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Iran’s Door to the West Is Slamming Shut, and That Leaves China

  • Trump wants to punish Iran, Xi wants it on his new Silk Road
  • At Tehran metro, they admire EU machinery -- but buy Chinese
Daily Life In Iran
Photographer: Ali Mohammadi/Bloomberg

Tehran traffic is gridlocked half the time, and the city spends most of the year engulfed in smog, so it’s not surprising that locals travel underground when they can -- on a metro system that sometimes carries 2 million people a day.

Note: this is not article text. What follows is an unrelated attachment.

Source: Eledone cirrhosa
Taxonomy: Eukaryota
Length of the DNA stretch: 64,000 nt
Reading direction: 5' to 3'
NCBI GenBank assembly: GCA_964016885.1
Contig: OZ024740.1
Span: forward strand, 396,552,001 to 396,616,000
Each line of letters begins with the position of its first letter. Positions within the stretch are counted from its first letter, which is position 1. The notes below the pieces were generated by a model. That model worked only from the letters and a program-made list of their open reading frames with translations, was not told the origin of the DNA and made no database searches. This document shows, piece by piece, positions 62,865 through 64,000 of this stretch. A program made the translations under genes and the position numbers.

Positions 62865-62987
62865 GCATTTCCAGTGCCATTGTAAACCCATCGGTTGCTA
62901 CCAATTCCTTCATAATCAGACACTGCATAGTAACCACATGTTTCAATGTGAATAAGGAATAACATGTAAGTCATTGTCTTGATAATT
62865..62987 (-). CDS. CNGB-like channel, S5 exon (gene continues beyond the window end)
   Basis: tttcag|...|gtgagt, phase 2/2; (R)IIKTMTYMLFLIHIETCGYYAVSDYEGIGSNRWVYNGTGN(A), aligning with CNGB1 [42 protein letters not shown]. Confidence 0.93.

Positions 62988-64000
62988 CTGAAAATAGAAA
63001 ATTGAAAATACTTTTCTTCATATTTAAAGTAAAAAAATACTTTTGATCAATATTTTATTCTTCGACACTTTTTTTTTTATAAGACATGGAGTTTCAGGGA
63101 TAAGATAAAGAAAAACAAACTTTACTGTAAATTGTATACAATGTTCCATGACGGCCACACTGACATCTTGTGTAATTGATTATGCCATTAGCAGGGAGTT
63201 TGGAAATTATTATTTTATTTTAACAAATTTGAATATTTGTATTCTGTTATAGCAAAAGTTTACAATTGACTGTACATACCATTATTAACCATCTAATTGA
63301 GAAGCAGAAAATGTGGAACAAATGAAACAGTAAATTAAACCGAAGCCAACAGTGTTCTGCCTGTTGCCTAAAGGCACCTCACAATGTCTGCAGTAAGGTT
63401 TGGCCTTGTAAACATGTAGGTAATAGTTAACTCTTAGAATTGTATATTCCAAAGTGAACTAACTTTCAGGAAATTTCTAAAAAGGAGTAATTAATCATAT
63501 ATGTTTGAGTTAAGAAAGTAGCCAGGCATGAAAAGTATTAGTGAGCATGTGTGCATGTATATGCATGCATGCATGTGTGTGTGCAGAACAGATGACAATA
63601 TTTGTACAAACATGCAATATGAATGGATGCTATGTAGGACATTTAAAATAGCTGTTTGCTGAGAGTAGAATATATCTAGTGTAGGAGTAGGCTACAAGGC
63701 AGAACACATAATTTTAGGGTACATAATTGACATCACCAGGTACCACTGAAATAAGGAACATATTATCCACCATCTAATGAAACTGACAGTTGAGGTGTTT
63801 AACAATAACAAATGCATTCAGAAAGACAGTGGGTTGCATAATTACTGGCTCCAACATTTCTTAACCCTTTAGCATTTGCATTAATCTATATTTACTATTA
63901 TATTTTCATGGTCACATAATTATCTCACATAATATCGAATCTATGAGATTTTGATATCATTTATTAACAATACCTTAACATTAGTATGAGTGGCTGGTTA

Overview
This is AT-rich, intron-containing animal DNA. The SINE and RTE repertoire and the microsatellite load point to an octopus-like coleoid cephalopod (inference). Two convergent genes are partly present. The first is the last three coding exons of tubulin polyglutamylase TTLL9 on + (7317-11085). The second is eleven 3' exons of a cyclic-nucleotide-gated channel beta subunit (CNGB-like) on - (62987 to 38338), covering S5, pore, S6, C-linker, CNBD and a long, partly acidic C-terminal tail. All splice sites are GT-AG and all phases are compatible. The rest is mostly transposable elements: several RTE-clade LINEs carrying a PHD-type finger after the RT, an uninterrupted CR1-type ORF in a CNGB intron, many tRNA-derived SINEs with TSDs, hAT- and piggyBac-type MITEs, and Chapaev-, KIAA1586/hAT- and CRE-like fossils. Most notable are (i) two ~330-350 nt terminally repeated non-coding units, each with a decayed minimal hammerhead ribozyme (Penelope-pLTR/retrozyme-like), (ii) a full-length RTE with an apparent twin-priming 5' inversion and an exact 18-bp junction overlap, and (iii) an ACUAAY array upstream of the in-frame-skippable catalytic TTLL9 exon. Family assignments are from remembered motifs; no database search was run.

During the sanctions decade, when Iran was largely frozen out of global commerce, the capital’s authorities managed to steadily expand the network -- roughly doubling its size. It wasn’t easy. Often, “the parts we needed, we had to build ourselves,’’ said Ali Abdollahpour, deputy managing director of Tehran Urban and Suburban Railway Operating Company.